Sony going after DNS company??

Bit of a weird one, described in this video. Sony suing quad9 for resolving the hostname of this site:

I don’t they are suing google or cloudfare, just the little guy. This is terrible for the internet if a precedent is set here.

So, why do we care about this site in particular?

Is there a reason why someone else does?

Should I care?

Beats me.

Here’s a bit about Quad9’s mission:

Every transaction on the Internet starts with a DNS event. This name lookup reveals critically sensitive data about the person triggering that transaction. The nature of those name lookups has created a strong and dangerous motivation for commercialization of personal data from DNS recursive resolver services. Quad9 is the only large DNS resolver with a founding charter that includes privacy as a primary goal, and the Quad9 team is devoted to the concept of keeping personal data under the control of the end user.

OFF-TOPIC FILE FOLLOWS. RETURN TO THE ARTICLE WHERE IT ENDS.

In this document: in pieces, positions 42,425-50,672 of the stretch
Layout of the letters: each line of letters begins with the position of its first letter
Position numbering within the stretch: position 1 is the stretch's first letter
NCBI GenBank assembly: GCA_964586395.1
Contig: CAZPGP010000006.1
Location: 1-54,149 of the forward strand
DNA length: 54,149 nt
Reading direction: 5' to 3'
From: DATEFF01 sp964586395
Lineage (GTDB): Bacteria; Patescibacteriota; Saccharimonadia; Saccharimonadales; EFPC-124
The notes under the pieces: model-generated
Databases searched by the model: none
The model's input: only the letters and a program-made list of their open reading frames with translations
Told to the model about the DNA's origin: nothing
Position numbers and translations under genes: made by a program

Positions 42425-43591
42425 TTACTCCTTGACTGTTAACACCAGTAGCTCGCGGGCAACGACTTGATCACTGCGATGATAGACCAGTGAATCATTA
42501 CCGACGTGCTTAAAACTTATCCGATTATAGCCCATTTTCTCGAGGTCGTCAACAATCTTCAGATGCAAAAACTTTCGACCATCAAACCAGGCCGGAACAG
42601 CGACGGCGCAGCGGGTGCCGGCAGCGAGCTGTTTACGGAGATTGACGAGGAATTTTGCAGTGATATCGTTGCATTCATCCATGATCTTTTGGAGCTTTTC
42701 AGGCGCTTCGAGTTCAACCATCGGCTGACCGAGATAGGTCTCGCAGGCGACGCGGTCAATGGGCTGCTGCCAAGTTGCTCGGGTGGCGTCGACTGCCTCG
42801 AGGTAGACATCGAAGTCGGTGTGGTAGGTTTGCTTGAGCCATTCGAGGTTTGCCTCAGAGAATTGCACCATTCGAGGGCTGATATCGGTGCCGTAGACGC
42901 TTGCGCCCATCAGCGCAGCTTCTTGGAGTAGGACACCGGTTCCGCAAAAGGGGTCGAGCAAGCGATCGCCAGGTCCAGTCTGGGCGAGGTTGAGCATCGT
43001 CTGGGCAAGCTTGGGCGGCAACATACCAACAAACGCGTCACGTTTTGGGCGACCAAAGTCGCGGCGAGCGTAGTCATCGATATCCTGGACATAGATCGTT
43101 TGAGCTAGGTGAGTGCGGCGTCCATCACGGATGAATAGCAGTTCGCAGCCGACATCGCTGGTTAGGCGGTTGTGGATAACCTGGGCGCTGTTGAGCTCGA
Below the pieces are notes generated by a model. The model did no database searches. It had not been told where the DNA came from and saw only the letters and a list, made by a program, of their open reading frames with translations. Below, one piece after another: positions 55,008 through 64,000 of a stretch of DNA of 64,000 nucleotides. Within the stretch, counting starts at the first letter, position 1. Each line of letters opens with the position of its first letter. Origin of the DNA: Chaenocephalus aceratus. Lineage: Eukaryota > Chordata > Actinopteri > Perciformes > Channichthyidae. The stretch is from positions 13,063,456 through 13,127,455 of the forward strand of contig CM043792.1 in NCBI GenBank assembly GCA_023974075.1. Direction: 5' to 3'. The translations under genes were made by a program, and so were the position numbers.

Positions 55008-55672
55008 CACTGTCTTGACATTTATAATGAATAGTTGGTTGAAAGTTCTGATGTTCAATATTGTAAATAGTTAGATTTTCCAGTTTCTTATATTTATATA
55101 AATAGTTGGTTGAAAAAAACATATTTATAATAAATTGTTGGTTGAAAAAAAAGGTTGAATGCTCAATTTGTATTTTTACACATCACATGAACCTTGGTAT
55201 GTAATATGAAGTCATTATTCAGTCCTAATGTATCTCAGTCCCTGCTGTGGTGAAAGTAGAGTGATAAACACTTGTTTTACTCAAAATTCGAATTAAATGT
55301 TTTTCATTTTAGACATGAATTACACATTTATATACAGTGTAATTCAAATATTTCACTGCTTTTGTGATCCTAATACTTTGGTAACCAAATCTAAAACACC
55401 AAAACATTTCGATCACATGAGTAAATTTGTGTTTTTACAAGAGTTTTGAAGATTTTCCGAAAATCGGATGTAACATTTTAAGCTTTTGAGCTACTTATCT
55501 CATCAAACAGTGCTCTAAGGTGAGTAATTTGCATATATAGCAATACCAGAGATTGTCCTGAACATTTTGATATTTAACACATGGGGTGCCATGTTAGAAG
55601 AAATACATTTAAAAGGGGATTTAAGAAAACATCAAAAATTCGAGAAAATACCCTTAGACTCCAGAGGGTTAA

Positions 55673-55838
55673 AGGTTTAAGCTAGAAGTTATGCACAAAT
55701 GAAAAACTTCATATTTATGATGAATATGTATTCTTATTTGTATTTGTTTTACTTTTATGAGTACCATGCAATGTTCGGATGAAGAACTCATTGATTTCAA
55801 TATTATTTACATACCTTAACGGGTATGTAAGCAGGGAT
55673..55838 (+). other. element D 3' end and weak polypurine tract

Source: Quad9 home page

We care about that site in particular because it’s the one being sued for doing what the other ones are doing. If the ball keeps rolling on this then companies will be able to make sites disappear from the internet.

So I’m guessing you believe that that should never be allowed to happen?

There aren’t very many DNS resolvers out there so they are a ‘good’ target for new, censorious litigation and following legislation. This isn’t taking action against websites, it’s taking action against companies who just store lists of IP addresses.

Do you think companies should be able to sue:

  • not the person uploading something to a website
  • not the person/company operating the website
  • not the company hosting the website
  • not the company providing data storage for the company hosting the website

… but one company out of a whole bunch who just resolves the IP address from a URL? Might as well just sue you, the person who happened to observing the initial URL, the text. If I store the IP address of a site and send it to a bunch of people should Sony be able to sue me?

Maybe people should start using IP addresses instead of domain names.

There might be a browser extension out there that does that. What to do though when an IP address changes without notice?